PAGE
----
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FuzeDrive: Enmotus presents SSD with MiDrive storage

Enmotus presents with the SSD FuzeDrive a new storage concept that promises more performance and a longer durability of the SSD. The storage concept MiDrive, which will be implemented in the FuzeDrive, was presented in January.

The new SLC memory concept is based on a principle that has been used for years: Various SSDs are already being operated partly in fast SLC mode and partly in slow QLC mode, with the former operating with one bit per cell and the latter with four bits per cell.

Innovative memory technology

What is new is the fact that such a pseudo-SLC cache is usually used exclusively for individual data that is currently being written in order to temporarily accelerate the actual storage process that is currently taking place. With the new SSD FuzeDrive, however, this technique is now to be used permanently for frequently used data. The advantage of such a procedure is obvious: Frequently used data can be written faster, which massively accelerates the process of retrieving this data and thus has a positive effect on the average user experience.

Such a procedure is made possible by the use of machine learning. An artificial intelligence should recognize which data is used particularly frequently and is therefore subjectively important. This data then ends up in the small SLC memory and can be called up correspondingly quickly. Rarely used data, on the other hand, which are not very important in everyday use, end up in the slow QLC memory. The QLC memory is much larger than the SLC memory. Basically, the technology can therefore be described as a process of economizing the handling of stored data.

Optionally, it should also be possible to control an additional HDD storage with a volume of up to fourteen TB. On this HDD the least frequently used data should be stored. The described economization and prioritization concept is thus consistently continued here.

The principle described is known from the FuzeDrive software. However, this principle has now been integrated directly into the device – download and installation of additional software is no longer necessary with the FuzeDrive. The controller manufacturer Phison helped with this integration.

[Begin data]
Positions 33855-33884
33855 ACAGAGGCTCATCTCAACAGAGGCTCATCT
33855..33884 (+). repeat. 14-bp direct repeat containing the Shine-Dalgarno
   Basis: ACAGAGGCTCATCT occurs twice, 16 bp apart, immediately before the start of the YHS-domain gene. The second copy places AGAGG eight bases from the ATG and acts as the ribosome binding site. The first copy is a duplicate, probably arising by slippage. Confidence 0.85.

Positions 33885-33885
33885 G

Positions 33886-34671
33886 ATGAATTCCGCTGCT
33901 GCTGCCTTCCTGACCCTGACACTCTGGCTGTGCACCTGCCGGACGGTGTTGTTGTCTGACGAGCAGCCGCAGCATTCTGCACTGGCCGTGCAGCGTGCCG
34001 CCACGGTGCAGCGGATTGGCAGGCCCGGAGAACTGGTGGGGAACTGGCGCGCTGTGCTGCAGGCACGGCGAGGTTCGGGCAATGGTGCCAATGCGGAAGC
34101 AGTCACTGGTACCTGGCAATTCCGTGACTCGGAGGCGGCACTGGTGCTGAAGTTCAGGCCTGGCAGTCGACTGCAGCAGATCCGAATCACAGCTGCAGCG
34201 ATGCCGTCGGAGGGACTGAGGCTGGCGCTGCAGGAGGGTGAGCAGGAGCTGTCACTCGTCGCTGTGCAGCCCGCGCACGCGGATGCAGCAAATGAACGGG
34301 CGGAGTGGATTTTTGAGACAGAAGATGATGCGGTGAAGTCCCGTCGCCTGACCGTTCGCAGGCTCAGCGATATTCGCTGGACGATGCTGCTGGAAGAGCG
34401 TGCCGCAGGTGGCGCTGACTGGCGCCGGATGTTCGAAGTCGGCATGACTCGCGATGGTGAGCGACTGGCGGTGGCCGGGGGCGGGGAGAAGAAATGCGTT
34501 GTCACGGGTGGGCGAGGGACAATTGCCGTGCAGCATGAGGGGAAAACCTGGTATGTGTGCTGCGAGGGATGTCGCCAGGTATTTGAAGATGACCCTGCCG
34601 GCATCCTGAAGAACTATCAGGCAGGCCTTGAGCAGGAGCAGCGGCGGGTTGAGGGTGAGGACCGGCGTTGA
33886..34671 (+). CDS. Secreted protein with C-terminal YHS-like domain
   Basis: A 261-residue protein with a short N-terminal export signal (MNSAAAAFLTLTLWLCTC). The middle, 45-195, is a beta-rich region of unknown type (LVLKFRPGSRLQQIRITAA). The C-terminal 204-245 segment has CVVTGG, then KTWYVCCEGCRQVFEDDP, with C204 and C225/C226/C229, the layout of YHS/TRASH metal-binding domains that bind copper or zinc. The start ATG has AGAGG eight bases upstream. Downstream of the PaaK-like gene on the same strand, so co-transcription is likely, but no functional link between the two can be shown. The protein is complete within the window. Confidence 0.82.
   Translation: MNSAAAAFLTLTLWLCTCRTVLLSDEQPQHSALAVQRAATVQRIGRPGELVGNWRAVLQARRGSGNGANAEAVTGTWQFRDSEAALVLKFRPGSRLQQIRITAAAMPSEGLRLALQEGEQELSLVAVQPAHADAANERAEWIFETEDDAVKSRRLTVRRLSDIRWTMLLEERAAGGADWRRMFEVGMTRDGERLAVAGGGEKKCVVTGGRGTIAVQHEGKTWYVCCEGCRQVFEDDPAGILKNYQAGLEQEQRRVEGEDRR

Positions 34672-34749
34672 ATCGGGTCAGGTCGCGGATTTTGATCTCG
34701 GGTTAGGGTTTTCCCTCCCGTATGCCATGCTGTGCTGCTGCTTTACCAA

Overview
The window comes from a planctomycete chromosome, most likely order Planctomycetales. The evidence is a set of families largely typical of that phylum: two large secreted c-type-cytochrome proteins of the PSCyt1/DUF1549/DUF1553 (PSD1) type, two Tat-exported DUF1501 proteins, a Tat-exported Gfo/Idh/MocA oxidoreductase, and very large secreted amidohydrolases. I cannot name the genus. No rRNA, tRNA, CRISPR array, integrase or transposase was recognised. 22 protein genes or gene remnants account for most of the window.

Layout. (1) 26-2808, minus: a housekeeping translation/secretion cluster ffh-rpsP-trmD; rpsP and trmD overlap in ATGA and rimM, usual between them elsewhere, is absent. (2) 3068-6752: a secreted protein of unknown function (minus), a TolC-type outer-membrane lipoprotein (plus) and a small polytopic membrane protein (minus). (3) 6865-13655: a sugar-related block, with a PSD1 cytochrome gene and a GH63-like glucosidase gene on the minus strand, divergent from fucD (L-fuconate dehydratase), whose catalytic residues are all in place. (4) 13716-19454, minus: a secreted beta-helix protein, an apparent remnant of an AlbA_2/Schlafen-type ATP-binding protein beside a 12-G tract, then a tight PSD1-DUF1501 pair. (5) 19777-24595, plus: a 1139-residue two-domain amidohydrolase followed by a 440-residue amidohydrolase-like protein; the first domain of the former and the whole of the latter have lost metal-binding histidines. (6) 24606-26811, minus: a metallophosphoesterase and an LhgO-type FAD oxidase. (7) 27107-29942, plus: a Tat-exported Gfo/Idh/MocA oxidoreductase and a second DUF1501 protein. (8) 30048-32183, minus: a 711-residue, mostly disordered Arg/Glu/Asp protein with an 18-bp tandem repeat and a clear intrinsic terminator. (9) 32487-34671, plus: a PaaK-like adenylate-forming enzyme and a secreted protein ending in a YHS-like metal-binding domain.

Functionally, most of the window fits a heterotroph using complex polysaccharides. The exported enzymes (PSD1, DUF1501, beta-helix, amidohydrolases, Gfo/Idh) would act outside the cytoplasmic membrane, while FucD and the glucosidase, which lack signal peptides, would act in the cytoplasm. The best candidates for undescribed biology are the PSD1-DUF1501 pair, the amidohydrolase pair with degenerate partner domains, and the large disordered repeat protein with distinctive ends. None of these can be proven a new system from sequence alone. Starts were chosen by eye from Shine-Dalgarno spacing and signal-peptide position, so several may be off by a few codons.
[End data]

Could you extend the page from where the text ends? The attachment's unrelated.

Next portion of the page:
Features of the new SSD

The new SSD uses the M.2-2280 form factor and accesses PCIe 3.0 x4 as interface. In addition, a Phison controller of the E12 series is to be used – but this has not yet been officially confirmed. Furthermore, up to two TB of QLC NAND memory will be installed. Actually only 1.6 TB of this memory is actually usable. The fast SLC memory, in which the particularly frequently used data is stored, is supposed to have 128 GB, while the rest of the available memory is allocated to the QLC memory. Interesting here is also the promise that the SLC memory is 25 times more durable than the QLC memory – although this is certainly at least partly a mere promise for advertising purposes.

Reading the FuzeDrive should reach a speed of up to 3,470 MB per second. Writing, the maximum speed is 3,000 MB per second. Thanks to the SLC mode, the TBW value is 5,000 TB, which can be considered very high.

Optionally, a heat sink with LED lighting can be purchased with the SSD. The price of this heatsink, like that of the SSD, is not yet known. In the USA, the SSD costs 349 US dollars before tax. Those who pre-order it and reserve a place on the pre-order list should receive a discount of 29 percent. It is not yet known when the device will be available in this country.

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Simon Lüthje

I am co-founder of this blog and am very interested in everything that has to do with technology, but I also like to play games. I was born in Hamburg, but now I live in Berlin.

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